Magnetic fields to send data through the human body

Magnetic fields to send data through the human body

Researchers at the University of California, San Diego, are working on a technology that uses human body as a communication medium as a safer alternative to Bluetooth for wearable gadgets. According to Patrick Mercier – assistant professor at UCSD and co-director of its Center for Wearable Sensors – Bluetooth radios are not that great at transferring data when there’s a body in the way requiring more power while this doesn’t apply to magnetic fields.

Read more on MIT Technology Review.

Be My Eyes: an app to lend your eyes to blind persons

Be My Eyes by Robocat is a simple app with a very special mission: enabling video calls to put in contact visual impaired people with seeing volunteers willing to help them.

The whole process is straightforward. According to the official website:

“A blind person requests assistance in the Be My Eyes app. The challenge that he/she needs help with can be anything from knowing the expiry date on the milk to navigating new surroundings. The volunteer helper receives a notification for help and a live video connection is established. From the live video the volunteer can help the blind person by answering the question they need answered.”

The app is currently available only on the App Store. You can download it from here.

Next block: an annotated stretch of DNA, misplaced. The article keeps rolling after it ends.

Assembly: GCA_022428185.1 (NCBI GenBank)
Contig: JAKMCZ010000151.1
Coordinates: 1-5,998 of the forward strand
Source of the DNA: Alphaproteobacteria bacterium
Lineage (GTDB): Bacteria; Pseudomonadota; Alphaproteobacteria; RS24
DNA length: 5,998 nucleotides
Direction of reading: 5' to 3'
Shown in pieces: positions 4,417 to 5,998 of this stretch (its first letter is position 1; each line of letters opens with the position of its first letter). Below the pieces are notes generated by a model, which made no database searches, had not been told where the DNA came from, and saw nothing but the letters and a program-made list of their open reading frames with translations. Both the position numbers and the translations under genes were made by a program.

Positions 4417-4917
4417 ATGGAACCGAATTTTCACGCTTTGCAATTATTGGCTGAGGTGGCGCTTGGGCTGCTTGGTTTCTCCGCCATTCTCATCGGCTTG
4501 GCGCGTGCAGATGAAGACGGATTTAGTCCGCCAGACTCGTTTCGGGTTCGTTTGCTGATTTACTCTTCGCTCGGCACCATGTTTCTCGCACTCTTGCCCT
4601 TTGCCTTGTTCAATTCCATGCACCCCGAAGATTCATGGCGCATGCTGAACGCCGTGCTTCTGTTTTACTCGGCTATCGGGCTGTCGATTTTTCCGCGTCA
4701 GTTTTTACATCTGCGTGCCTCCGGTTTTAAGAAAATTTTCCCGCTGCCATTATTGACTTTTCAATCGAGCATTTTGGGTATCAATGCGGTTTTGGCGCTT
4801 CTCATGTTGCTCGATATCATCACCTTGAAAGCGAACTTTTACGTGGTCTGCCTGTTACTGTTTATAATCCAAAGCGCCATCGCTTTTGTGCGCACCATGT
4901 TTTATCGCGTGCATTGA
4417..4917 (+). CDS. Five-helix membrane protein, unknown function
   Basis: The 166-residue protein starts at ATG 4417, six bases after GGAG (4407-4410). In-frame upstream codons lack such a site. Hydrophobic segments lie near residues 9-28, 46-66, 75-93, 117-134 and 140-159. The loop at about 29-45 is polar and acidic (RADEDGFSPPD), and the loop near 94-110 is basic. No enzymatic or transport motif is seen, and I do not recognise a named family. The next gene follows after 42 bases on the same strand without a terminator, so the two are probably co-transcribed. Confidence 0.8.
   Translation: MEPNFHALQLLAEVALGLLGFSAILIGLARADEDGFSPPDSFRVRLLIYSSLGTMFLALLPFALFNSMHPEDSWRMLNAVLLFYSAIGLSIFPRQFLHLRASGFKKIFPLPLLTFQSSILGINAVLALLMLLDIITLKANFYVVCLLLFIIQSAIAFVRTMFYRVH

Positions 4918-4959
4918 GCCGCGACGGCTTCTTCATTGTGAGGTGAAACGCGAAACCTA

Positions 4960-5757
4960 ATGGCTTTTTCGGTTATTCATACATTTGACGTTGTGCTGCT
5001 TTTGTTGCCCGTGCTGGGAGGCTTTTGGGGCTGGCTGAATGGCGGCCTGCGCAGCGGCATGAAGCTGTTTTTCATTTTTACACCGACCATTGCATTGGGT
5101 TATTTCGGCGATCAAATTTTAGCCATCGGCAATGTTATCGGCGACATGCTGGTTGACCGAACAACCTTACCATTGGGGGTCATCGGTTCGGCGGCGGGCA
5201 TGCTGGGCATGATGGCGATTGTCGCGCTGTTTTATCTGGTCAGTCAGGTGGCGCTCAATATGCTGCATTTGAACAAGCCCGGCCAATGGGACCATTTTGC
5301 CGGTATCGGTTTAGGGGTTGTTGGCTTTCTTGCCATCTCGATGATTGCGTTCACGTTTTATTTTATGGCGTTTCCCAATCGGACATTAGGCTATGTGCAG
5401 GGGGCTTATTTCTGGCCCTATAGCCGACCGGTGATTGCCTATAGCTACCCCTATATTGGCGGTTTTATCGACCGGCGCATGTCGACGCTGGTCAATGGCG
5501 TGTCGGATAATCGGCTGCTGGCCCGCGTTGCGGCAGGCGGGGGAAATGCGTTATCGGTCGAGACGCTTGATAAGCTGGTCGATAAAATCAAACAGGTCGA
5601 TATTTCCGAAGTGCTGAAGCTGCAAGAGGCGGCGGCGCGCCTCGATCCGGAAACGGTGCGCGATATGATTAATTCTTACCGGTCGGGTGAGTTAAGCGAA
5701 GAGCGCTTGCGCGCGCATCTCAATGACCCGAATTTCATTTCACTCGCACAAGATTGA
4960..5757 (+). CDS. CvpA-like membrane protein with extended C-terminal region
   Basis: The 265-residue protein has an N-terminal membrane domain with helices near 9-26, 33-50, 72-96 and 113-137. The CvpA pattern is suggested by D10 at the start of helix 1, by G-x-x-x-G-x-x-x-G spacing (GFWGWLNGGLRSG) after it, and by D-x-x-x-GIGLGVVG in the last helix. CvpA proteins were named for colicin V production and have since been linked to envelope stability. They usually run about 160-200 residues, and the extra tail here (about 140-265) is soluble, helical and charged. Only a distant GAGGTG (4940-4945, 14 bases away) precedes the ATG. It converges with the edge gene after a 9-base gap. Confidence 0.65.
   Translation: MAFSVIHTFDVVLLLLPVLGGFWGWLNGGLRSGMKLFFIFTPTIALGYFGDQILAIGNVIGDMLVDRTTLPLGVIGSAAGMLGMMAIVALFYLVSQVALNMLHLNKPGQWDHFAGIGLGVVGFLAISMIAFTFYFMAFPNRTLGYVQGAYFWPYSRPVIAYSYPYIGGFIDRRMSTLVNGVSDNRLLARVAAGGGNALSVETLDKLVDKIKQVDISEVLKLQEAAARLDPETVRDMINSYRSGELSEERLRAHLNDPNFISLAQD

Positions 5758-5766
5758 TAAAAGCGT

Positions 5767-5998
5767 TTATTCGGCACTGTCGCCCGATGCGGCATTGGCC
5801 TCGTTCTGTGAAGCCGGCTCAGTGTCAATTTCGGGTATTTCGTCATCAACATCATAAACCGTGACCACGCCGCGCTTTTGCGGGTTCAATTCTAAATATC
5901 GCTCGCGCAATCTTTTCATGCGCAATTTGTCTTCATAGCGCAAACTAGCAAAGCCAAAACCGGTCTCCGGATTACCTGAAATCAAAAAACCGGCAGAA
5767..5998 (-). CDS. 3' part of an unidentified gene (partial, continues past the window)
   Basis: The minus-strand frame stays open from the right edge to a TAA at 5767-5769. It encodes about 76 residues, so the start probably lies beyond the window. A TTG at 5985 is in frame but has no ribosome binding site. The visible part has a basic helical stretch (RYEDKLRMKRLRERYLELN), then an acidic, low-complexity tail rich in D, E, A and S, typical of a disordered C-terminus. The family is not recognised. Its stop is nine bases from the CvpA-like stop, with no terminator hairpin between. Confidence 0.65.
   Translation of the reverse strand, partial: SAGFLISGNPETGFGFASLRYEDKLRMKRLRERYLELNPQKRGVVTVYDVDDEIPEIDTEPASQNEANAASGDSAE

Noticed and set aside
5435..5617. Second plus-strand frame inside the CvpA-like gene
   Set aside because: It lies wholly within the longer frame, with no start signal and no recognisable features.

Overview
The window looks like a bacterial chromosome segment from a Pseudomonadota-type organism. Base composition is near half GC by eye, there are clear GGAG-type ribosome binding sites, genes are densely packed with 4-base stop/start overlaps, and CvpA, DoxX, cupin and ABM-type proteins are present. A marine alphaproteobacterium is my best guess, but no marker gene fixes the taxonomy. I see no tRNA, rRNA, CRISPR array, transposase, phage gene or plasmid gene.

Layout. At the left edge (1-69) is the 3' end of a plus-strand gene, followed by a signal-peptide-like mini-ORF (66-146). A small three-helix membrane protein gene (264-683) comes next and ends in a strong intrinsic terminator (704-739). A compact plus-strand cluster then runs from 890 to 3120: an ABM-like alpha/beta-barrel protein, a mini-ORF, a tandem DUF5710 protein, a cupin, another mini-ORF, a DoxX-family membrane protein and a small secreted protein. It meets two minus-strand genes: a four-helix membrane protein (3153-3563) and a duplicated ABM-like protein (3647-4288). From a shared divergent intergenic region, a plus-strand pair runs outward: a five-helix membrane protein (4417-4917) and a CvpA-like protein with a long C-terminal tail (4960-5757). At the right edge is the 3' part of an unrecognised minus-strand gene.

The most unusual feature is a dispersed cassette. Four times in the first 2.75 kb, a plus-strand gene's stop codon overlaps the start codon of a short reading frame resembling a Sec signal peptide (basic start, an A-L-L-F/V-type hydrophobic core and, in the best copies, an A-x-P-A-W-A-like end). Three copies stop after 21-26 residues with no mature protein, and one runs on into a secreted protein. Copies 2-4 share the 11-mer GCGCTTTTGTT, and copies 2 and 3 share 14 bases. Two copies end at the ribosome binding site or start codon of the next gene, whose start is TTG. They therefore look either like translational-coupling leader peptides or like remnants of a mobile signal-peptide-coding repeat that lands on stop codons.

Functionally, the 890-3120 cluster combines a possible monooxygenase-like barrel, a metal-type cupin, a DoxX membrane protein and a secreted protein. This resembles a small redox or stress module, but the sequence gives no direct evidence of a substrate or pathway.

User Experienced Software Aging: Test Environment, Testing and Improvement Suggestions

In this MA Thesis, Sayed Tenkanen (University of Tampere) offers a framework for the automated analysis of software aging.

Abstract: “Software aging is empirically observed in software systems in a variety of manifestations ranging from slower performance to various failures as reported by users. Unlike hardware aging, where in its lifetime hardware goes through wear and tear resulting in an increased rate of failure after certain stable use conditions, software aging is a result of software bugs. Such bugs are always present in the software but may not make themselves known unless a set of preconditions are met. When activated, software bugs may result in slower performance and contribute to user dissatisfaction.

However, the impact of software bugs on PCs and mobile phones is different as their uses are different. A PC is often turned off or rebooted on an average of every seven days, but a mobile device may continue to be used without a reboot for much longer. The prolonged operation period of mobile devices thus opens up opportunities for software bugs to be activated more often compared to PCs. Therefore, software aging in mobile devices, a considerable challenge to the ultimate user experience, is the focus of this thesis. The study was done in three consecutive phases: firstly, a test environment was set up; secondly, mobile device was tested as a human user would use under ordinary-use circumstances and finally, suggestions were made on future testing implementations. To this end, a LG Nexus 4 was setup in an automated test environment that simulates a regular user’s use conditions and executes a set of human user use cases, and gathers data on consumption of power as well as reaction and response times in the various interactions. The results showed that an operating system agnostic test environment can be constructed with a limited number of equipment that is capable of simulating a regular user’s use cases as a user would interact with a mobile device to measure user experienced software aging”.